Ruger’s Q4 conference: Politics, American Pistol, silencers

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The Ruger booth at 2016’s SHOT Show. If you look closely you can see the company’s CEO Mike Fifer. (Photo: Daniel Terrill)

According to Sturm, Ruger & Company’s fourth quarter filings with the Securities and Exchange Commission, the company raked in $152.4 million, an increase of $29.8 million from the year before, in sales for the quarter and $23 million in annual profit derived from FY2015’s net sales of $551.1 million. Firearm sales made up $545 million and of that, new products represented $115.4 million, or 21 percent.

Yet, queries during last week’s conference call with investors did not dig into minute financial details but rather focused on pace and understanding Ruger’s expansions into other markets. As analysts worry that the gun bubble will eventually burst once President Obama leaves office, gun makers like Ruger are trying to ease the minds of investors by stabilizing the market.

Ruger’s chief executive officer, Mike Fifer, responded to questions regarding the upcoming election, popular new products like the American Pistol, and the company’s breaking into the rapidly growing yet heavily regulated silencer business.

Politics

Politics, specifically anti-gun lawmakers and their ideas perpetuated as threats by pro-gun lobbyist groups, has driven gun sales through the entirety of Obama’s two terms. In 2013, for example, fear of stricter federal gun control laws in the wake of the Sandy Hook massacre created a surge in gun sales that for Ruger amounted to $679 million.

Although 2015 generated $134 million less in total sales, it’s nothing to sneeze at. Acting as a barometer for gun sales, background check figures in 2015 had several record-breaking days and months, especially leading up to the new year.

Still, sales have become relatively calm since the gun control focused executive actions Obama issued at the beginning of the year were realized to be less restrictive than expected. Also, with the election year, the industry is having trouble identifying a villain, but Democrats and Hillary Clinton have both been safe bets.

“I think we’ll see a step-up of demand if a Democrat wins the election,” Fifer said. “And particularly so if they win the Senate, because in spite of whether President Obama is successful in appointing a new Supreme Court Justice … the next President will get several opportunities and that could drive concern about the rights of – gun rights.”

Ruger American Pistol

The Ruger American line was introduced as an economical brand of traditional firearm designs, cutting costs by using polymer frames rather than wood or metal. The newest rendition, also introduced earlier this year, is the American Pistol that would ideally compete with service pistols made by Glock or Smith & Wesson. Analysts asked about the market reception of the American Pistol, specifically with the availability, a challenge for most gun makers.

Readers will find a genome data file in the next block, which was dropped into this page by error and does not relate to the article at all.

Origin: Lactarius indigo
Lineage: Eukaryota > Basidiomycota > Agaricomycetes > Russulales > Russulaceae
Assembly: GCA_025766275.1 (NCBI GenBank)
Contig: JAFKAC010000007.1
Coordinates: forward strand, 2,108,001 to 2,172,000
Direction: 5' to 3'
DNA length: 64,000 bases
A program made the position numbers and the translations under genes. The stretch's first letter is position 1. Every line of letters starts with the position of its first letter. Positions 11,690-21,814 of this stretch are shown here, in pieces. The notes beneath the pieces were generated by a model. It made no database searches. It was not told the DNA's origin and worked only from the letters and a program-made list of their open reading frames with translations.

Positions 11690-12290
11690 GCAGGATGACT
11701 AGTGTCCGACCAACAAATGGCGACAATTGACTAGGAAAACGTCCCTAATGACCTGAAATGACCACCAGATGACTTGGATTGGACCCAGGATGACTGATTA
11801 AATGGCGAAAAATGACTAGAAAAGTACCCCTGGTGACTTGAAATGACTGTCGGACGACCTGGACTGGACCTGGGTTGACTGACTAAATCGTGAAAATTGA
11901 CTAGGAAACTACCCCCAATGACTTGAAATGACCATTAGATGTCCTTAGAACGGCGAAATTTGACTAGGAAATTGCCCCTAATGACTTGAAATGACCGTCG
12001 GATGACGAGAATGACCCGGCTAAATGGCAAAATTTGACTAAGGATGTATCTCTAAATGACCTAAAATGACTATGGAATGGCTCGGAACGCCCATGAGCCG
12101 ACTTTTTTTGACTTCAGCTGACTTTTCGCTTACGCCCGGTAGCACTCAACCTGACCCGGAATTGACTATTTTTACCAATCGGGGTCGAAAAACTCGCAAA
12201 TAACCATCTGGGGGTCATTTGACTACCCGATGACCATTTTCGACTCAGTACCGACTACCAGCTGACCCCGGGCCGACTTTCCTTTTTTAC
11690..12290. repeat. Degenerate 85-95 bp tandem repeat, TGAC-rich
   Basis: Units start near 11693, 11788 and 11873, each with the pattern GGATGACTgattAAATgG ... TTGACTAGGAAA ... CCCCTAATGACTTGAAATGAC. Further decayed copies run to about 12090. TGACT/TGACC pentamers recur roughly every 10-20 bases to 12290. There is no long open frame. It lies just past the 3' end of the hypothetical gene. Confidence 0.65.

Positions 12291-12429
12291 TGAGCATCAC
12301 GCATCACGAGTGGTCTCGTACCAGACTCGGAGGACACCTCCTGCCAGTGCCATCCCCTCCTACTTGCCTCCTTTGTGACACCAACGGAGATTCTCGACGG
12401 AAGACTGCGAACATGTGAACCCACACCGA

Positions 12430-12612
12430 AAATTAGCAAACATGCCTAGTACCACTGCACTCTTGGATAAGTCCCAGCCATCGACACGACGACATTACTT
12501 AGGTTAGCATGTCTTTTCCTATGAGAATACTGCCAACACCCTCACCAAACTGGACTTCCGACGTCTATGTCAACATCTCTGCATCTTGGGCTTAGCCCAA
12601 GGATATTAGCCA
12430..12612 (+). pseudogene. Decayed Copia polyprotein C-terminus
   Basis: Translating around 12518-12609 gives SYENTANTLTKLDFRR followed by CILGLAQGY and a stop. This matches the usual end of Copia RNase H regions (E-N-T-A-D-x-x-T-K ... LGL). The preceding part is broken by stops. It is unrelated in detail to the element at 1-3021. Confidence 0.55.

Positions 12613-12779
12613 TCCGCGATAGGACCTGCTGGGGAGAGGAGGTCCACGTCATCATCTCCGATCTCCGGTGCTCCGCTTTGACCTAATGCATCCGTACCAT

“One of the things with the American Pistol is, we had a very innovative launch plan, shipping to retailers and our select ranges across the country in advance of actual announcement to consumers,” said Christopher John Killoy, Ruger’s president and chief operating officer.

Fifer touched on dredging up consumer awareness for the pistol and inventory build in anticipation to demand. “I think it’s more important to have enough when you launch, and that demand is perishable, you really need to service it at launch if you can,” he said.

“There’s a certain number of folks who, when they see [a new gun] on the cover of a magazine, want to run out and buy it right then and there,” Fifer said. “But if you wait six months or nine months, they may have two different reactions: one may be they’ve just forgotten about it and they’re on for the next exciting thing, or two, they are so resentful they couldn’t get it that you can’t even give it to them.”

Silencers

Since silencer ownership has been rapidly growing for the better part of a decade, larger companies have started entering the business.

“We pay a lot of attention to what’s out there. Frankly, our big focus right now is going to be on suppressors,” Fifer said, referring to the Ruger-branded silencer revealed earlier this year to supplement the company’s popular line of .22-caliber pistols and rifles.

“I think suppressors on emerging markets really has taken the whole shooting industry by storm. Once people finally get around to trying it, they realize how delightful it is to shoot in a much quieter environment. And we just think it’s going to be a big growth area,” he said.

Last summer, lawmakers along with the corporate sponsored American Suppressor Association filed legislation to remove silencers from a strict regulatory law passed in the Prohibition era that requires silencer owners to register the item, file copious amounts of paperwork and pay a $200 tax.

Despite the hurdles, silencer ownership grew by 39 percent from 2014 to 2015, putting more than 800,000 total silencers in circulation. As Fifer explains, larger companies acknowledging the market will encourage more gun dealers to get licensed and carry the items.

“At the SHOT Show, we had a bunch of retailers come up to us and say, ‘Hey, I was thinking about getting into the silencer business, but I couldn’t make up my mind, but now that Ruger’s in it, that means it’s mainstream. I’m going to do it. I’m going to get my license,’” Fifer said and added he thinks Ruger will see results from the endeavor in a year or two.